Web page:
A tropical cyclone is a storm system characterized by a large low-pressure center and numerous thunderstorms that produce strong winds and heavy rain. Tropical cyclones strengthen when water evaporated from the ocean is released as the saturated air rises, resulting in condensation of water vapor contained in the moist air. They are fueled by a different heat mechanism than other cyclonic windstorms such as nor'easters, European windstorms, and polar lows. The characteristic that separates tropical cyclones from other cyclonic systems is that any height in the atmosphere, the center of a tropical cyclone will be warmer than its surrounds; a phenomenon called "warm core" storm systems.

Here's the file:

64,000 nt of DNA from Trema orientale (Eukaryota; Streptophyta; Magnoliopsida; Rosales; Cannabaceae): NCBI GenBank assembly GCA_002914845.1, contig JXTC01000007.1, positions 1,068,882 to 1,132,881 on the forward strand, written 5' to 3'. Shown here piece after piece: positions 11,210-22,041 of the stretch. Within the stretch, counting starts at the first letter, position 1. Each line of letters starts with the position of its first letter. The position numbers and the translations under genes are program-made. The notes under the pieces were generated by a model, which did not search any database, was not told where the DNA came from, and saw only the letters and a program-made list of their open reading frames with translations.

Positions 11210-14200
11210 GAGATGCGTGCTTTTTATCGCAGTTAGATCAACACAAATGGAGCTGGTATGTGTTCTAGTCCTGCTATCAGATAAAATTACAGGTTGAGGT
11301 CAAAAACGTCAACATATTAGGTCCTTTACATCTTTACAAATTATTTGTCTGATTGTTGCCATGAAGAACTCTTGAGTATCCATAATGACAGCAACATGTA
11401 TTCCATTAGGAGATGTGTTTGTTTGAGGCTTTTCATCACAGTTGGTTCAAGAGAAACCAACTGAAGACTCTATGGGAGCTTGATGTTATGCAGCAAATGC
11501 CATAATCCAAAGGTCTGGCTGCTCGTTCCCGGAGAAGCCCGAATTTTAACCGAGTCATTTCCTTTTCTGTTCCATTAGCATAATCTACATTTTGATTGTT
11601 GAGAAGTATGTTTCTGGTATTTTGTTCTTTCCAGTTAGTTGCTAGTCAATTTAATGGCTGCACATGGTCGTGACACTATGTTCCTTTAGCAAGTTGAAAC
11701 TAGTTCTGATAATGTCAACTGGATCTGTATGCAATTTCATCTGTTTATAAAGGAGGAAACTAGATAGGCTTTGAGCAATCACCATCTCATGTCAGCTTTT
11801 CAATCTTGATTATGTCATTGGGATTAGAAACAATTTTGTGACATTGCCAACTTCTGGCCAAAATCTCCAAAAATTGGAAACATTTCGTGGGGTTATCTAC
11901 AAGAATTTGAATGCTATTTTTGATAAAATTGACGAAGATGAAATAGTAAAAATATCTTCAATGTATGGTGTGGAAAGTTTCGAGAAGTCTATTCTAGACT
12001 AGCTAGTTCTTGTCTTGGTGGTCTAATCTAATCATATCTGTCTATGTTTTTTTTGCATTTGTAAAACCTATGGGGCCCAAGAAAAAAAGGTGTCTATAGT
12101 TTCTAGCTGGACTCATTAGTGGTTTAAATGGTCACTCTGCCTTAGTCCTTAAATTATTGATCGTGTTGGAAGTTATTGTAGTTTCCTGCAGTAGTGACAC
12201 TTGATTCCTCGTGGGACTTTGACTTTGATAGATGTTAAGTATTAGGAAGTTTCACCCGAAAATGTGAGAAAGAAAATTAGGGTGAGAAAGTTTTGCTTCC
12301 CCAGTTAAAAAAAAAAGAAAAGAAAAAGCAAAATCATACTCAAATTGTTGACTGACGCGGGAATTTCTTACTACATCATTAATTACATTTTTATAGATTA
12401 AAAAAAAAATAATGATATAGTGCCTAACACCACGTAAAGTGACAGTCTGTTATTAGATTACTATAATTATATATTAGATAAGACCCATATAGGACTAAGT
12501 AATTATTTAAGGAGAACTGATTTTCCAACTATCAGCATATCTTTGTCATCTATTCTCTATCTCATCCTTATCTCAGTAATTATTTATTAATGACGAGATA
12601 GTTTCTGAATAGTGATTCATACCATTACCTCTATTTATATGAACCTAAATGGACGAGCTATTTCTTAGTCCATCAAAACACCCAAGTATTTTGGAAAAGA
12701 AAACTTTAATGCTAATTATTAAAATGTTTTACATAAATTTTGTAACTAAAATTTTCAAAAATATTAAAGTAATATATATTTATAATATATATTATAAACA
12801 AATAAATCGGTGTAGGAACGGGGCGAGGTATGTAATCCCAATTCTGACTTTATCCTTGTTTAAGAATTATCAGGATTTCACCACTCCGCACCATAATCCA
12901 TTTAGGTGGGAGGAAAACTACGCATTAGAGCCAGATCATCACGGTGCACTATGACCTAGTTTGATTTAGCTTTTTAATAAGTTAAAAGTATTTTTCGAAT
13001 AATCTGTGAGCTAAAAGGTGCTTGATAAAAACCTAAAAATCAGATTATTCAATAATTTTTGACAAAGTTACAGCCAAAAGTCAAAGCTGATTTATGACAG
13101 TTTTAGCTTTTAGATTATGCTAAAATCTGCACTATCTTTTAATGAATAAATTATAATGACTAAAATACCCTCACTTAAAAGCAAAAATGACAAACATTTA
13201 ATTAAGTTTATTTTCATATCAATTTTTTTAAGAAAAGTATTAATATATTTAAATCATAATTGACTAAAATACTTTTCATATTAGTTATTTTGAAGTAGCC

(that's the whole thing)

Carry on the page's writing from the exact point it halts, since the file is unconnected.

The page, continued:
The term "tropical" refers to both the geographic origin of these systems, which form almost exclusively in tropical regions of the globe, and their formation in maritime tropical air masses. The term "cyclone" refers to such storms' cyclonic nature, with counterclockwise rotation in the Northern Hemisphere and clockwise rotation in the Southern Hemisphere. The opposite direction of spin is a result of the Coriolis force. Depending on its location and strength, a tropical cyclone is referred to by names such as hurricane, typhoon, tropical storm, cyclonic storm, tropical depression, and simply cyclone.